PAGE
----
Earlier this month, the U.K. Court of Appeal agreed with TTL, unanimously overturning a High Court decision and paving the way for a full trial. The Court of Appeal believes the developers “realistically” have “a duty to act to introduce code so that an owner’s Bitcoin can be transferred to safety in the circumstances alleged by [TTL].”
Token Recovery: an idea whose time has come
Assisting Cryptsy’s former customers in pursuing the return of their assets is Themis Recovery AG, which does business as Token Recovery, a proprietary tracing and recovery mechanism for misappropriated digital assets. Token Recovery is ably represented in the Cryptsy class action suit by the Cozen O’Connor law firm.
Johnny Jaswal, managing director/general counsel at the Toronto-based Jaswal Institute, assists Token Recovery’s efforts. Jaswal told CoinGeek that “the most misunderstood concept in the market is that the recovery process does anything other than take existing legal frameworks and apply them to blockchain technology. ‘Not your keys, not your coins’ is contrary to the law and impedes the efficient operation of the market, and the work we are doing at Token Recovery is making that clear.”
Jaswal continued: “At Token Recovery, we have worked on, developed and own proprietary technology to enable digital assets to be frozen and/or recovered if they are lost, stolen or require transfer of ownership. We want billions of people using these technologies and bringing the law to digital assets enables a functioning and thriving financial system.”
The process by which victims of fraud, theft, or their own fat-fingered mistakes could be reunited with their digital assets is both simple and effective. It’s a matter of (a) freezing assets on the blockchain after securing a court order or equivalent documentation, (b) removing those assets from the blockchain, and (c) reissuing those assets at the tip of the chain to their rightful owners, with a full audit trail so everyone can verify their origin.
As little as possible
For too long, crypto’s loudest voices have taken the stance espoused by the cop at the end of the movie Chinatown, who bluntly instructs Jack Nicholson’s private detective character to ignore the fact that a woman has just been killed and the villain is walking away scot-free. “Forget it, Jake… It’s Chinatown.” A realm where life is cheap, crooks prosper, and the rules don’t apply.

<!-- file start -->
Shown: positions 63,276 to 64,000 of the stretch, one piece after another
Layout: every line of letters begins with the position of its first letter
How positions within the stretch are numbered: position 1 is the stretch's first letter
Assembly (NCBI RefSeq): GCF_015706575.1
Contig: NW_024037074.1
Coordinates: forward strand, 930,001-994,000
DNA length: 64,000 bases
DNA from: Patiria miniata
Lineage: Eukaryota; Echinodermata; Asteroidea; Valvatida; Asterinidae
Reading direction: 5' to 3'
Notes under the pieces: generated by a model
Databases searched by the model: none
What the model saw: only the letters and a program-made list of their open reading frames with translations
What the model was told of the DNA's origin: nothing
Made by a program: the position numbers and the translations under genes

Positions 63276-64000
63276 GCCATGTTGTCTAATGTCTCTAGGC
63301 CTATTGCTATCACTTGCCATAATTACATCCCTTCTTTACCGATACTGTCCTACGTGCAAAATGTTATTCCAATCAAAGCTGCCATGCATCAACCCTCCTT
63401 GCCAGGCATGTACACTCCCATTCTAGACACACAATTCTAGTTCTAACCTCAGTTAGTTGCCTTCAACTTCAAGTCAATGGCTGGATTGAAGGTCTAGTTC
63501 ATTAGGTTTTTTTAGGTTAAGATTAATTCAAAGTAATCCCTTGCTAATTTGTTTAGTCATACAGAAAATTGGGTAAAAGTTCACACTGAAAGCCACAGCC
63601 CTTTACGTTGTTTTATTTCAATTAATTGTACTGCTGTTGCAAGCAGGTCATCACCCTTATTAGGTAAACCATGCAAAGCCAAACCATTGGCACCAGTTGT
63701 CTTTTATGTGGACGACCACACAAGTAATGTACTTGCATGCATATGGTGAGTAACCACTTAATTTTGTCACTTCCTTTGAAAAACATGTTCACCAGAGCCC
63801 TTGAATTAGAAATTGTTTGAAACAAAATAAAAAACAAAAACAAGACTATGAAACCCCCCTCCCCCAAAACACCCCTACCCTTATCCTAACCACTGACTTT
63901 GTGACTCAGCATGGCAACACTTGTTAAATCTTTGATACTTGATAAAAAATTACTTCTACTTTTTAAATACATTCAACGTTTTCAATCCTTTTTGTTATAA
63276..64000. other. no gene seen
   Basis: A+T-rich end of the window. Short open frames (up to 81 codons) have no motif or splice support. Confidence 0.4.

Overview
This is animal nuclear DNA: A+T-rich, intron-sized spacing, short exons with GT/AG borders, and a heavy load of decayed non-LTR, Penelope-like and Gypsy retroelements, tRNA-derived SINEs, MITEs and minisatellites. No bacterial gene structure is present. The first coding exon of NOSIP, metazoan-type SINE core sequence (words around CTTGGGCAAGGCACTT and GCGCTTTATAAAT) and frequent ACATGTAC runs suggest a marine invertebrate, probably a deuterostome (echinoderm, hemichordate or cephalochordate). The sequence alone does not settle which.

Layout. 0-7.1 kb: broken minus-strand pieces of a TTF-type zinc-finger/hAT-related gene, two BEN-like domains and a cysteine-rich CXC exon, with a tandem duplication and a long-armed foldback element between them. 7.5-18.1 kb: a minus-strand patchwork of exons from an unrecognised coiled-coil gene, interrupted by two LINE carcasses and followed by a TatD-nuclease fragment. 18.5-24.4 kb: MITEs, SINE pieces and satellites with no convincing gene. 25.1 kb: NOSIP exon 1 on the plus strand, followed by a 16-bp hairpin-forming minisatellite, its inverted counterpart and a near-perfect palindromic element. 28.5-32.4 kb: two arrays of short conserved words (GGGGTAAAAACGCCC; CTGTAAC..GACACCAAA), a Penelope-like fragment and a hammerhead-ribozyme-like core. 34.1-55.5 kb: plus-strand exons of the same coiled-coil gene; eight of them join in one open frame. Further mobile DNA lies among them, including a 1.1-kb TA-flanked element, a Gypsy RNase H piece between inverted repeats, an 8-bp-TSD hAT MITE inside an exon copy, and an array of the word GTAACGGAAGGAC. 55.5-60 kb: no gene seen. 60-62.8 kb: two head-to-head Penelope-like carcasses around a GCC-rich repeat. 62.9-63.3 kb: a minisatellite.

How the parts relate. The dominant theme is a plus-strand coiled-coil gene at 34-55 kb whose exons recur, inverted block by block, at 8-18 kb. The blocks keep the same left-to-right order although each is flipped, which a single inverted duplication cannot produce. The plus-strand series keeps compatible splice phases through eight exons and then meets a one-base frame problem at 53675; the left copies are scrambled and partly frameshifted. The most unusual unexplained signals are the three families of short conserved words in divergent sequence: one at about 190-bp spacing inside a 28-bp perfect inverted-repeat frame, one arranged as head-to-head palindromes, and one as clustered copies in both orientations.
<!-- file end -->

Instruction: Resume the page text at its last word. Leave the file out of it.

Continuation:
For too long, crypto bros dismissed the notion that the principal figures behind this protocol or that exchange had any obligation to lift a finger to aid victims of fraud and theft. Code was law, and if you didn’t foresee becoming a victim, it was probably your own fault for having failed to Do Your Own Research™.
Barry Boss, one of the leading white-collar criminal defense attorneys in the United States, co-chair of Cozen O’Connor’s Commercial Litigation Department and co-chair of the White Collar Defense & Investigations Practice Group of Cozen O’Connor, representing Token Recovery, commented: “We are tremendously proud of the work we have done on behalf of the many unsuspecting Cryptsy customers who have fallen victim to Defendant Vernon’s brazen theft. Sadly, as this type of criminal activity is all too common in the digital currency world, Token Recovery is determined to relentlessly pursue those bad actors in an effort to provide some justice for the many innocent people who have become victims of fraud and had their digital assets stolen. The Cozen O’Connor team is honored to support Token Recovery in its efforts.”
Until such time as Digital Asset Recovery is enshrined in law, the sector will remain a financial blind alley where fools rush in, angels fear to tread, and criminals run free. When the scammers are doing their own research on how to survive in prison, maybe the rest of the public will finally feel secure enough to hop on board the digital asset train.
Follow CoinGeek’s Crypto Crime Cartel series, which delves into the stream of groups—from BitMEX to Binance, Bitcoin.com, Blockstream, ShapeShift, Coinbase, Ripple,
Ethereum, FTX and Tether—who have co-opted the digital asset revolution and turned the industry into a minefield for naïve (and even experienced) players in the market.
New to Bitcoin? Check out CoinGeek’s Bitcoin for Beginners section, the ultimate resource guide to learn more about Bitcoin—as originally envisioned by Satoshi Nakamoto—and blockchain.